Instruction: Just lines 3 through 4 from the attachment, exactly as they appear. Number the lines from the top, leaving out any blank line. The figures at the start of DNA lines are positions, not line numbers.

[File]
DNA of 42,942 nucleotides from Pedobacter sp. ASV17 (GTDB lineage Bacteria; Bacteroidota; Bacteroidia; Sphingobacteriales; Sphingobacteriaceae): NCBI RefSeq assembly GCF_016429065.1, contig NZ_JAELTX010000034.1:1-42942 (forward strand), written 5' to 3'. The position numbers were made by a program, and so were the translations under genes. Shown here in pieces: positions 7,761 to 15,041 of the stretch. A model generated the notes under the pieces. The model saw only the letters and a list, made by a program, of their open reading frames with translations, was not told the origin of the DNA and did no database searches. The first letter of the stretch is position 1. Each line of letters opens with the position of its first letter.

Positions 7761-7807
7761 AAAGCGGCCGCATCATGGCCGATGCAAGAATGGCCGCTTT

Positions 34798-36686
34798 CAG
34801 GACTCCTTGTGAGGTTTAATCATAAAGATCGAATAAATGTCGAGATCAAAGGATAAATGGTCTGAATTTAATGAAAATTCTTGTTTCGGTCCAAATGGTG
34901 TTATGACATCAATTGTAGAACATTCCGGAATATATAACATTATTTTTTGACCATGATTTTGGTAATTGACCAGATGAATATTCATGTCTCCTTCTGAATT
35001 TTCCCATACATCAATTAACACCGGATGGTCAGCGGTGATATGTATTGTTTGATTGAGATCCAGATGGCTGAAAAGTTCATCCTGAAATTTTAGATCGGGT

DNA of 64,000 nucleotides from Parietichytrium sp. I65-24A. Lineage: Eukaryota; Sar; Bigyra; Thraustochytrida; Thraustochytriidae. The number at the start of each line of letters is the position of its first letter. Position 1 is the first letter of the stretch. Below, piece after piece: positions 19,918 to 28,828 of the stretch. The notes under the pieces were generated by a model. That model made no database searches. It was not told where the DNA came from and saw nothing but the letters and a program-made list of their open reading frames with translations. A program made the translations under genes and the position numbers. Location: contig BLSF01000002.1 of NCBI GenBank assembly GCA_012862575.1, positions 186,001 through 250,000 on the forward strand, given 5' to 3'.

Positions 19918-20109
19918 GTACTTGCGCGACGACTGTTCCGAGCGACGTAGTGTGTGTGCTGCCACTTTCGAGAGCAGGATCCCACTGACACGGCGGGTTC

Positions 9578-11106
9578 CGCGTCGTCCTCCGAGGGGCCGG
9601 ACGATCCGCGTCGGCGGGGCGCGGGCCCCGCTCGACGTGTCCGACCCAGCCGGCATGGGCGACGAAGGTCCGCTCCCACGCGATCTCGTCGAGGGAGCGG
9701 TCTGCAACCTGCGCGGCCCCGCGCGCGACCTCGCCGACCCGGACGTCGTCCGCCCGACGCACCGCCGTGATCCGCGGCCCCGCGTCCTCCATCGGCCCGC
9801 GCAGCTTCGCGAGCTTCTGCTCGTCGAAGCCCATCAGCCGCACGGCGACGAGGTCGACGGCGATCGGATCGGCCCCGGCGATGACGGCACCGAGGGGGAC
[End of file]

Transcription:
7761 AAAGCGGCCGCATCATGGCCGATGCAAGAATGGCCGCTTT

Positions 34798-36686